Talk:Luigi Ferrarese

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So one person wrote about him in the 1840's. This does in no way show he was notable enough for a biographical article in the encyclopedia. See WP:BIO. Wikipedia is not a directory of every person mentioned briefly in a book, nor every one who was punished for their writings. Edison (talk) 19:40, 14 July 2009 (UTC)

[CG] Ehrenberg and Luigi Ferrarese were two other influential individuals in this field. The latter wrote Memorie Risguardanti La Dottrina Frenologica (1836-8), which was one of the fundamental 19th century works in the field.

—Yasgur's Homeopathic Dictionary, Jay Yasgur, 2003, p. 184.

More research. Theoph876 (talk) 22:31, 14 July 2009 (UTC)

Also The enchanted loom: chapters in the history of neuroscience‎, Pietro Corsi, 1991, p. 191; also Biagio Miraglia and the Development of Psychiatry in Naples in the Eighteenth and Nineteenth Centuries, George Mora, Journal of the History of Medicine and Allied Sciences 1958; XIII: 504-523. So at least five people have written about him, in the 1840's, in the 1870's, in the 1950's, in the 1990's, and in the 2000's. There's your research right there. Theoph876 (talk) 22:38, 14 July 2009 (UTC)

Are they online with links, or are you citing print works? It is not required, but a convenience link is very useful when you claim a reference shows something. Also what do they say in these references (Please summarize rather than reproducing the entire text like you did for the 1840 visit). Edison (talk) 23:03, 14 July 2009 (UTC)

Not Wikisource[edit]

We generally do not take old digitized books and make them into articles by reprinting pages from them verbatim. Edison (talk) 19:40, 14 July 2009 (UTC)

Well why not? Theoph876 (talk) 22:40, 14 July 2009 (UTC)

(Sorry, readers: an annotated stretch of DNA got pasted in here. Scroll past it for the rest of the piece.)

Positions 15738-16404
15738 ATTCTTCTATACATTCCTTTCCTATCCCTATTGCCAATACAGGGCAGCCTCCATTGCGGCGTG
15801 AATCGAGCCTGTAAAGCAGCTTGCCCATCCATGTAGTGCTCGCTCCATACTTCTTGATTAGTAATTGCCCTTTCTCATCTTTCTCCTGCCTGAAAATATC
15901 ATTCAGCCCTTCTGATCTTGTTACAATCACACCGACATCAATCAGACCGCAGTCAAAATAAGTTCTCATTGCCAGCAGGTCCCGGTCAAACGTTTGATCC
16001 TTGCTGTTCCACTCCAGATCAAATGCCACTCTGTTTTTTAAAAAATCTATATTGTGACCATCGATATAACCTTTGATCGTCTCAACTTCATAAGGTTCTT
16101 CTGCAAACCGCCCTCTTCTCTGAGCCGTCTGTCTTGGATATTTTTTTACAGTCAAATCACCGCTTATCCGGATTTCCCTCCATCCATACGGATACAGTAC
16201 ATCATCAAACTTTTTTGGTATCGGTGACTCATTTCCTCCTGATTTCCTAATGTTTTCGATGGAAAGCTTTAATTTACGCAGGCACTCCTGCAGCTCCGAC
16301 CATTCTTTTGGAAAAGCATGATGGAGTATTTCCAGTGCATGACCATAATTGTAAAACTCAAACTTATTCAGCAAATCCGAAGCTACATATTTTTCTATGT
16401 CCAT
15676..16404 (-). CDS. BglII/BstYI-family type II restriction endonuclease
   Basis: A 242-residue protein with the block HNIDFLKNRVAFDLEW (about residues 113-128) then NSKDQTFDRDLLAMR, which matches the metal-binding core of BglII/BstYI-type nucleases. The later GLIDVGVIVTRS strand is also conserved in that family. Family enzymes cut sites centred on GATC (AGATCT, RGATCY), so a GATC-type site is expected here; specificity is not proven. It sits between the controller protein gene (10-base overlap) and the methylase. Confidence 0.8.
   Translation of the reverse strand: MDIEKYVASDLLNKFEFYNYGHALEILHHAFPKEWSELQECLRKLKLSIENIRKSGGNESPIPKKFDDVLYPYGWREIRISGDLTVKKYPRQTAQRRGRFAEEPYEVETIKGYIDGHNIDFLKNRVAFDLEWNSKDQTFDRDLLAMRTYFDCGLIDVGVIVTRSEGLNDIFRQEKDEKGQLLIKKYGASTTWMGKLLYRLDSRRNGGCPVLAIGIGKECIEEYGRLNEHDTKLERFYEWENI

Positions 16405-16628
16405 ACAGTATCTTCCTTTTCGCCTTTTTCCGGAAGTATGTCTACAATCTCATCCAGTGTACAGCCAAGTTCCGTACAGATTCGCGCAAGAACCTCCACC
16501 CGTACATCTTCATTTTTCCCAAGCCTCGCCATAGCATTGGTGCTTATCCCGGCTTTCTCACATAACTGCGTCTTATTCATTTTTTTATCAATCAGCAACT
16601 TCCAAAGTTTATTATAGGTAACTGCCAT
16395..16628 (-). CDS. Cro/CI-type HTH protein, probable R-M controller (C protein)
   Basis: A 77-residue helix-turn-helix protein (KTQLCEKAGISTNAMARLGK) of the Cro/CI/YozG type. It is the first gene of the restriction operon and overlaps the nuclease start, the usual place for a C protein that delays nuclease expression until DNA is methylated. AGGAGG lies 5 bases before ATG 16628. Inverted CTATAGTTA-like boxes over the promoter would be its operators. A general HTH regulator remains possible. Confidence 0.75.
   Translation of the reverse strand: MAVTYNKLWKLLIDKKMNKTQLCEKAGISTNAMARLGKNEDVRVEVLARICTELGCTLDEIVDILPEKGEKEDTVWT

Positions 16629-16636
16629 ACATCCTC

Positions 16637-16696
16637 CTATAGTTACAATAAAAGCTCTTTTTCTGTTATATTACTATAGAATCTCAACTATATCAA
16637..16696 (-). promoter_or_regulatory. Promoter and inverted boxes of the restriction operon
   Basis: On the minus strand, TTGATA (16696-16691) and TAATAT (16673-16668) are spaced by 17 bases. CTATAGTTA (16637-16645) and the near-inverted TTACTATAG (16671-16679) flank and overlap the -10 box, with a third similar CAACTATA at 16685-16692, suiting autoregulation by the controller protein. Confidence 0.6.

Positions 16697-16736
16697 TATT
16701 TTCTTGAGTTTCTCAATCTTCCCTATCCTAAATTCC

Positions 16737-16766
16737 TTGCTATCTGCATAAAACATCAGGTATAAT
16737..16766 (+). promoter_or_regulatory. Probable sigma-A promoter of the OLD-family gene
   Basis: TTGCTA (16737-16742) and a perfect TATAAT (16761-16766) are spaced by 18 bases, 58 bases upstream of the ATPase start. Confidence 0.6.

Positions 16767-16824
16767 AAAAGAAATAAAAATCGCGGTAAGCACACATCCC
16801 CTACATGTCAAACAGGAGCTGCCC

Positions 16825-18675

See the policy Wikipedia:What Wikipedia is not#Wikipedia is not a mirror or a repository of links, images, or media files which says "Wikipedia articles are not: "# Mere collections of public domain or other source material such as entire books or source code, original historical documents, letters, laws, proclamations, and other source material that are only useful when presented with their original, unmodified wording. Complete copies of primary sources may go into Wikisource, but not on Wikipedia. There is nothing wrong with using public domain resources such as 1911 Encyclopædia Britannica to add content to an article. See also Wikipedia:Don't include copies of primary sources and Wikisource's inclusion policy." We cite the work, and sometimes in the inline citation there is a brief quotation so the footnote is more informative, or to prove a disputed point when someone denies the reference supports a dusputed fact. So far we know he was a phrenologist and that someone wrote they visited him and they said he said he had been persecuted. Now find some reliable sources that show he was a notable person. Edison (talk) 22:59, 14 July 2009 (UTC)
Nonetheless, we might be able to make an article out of this. Phrenology does not have to be "true" for one of its practitioners to be notable. Significant coverage in multiple reliable and independent sources equals notability. Do the references accomplish that? Edison (talk) 04:09, 15 July 2009 (UTC)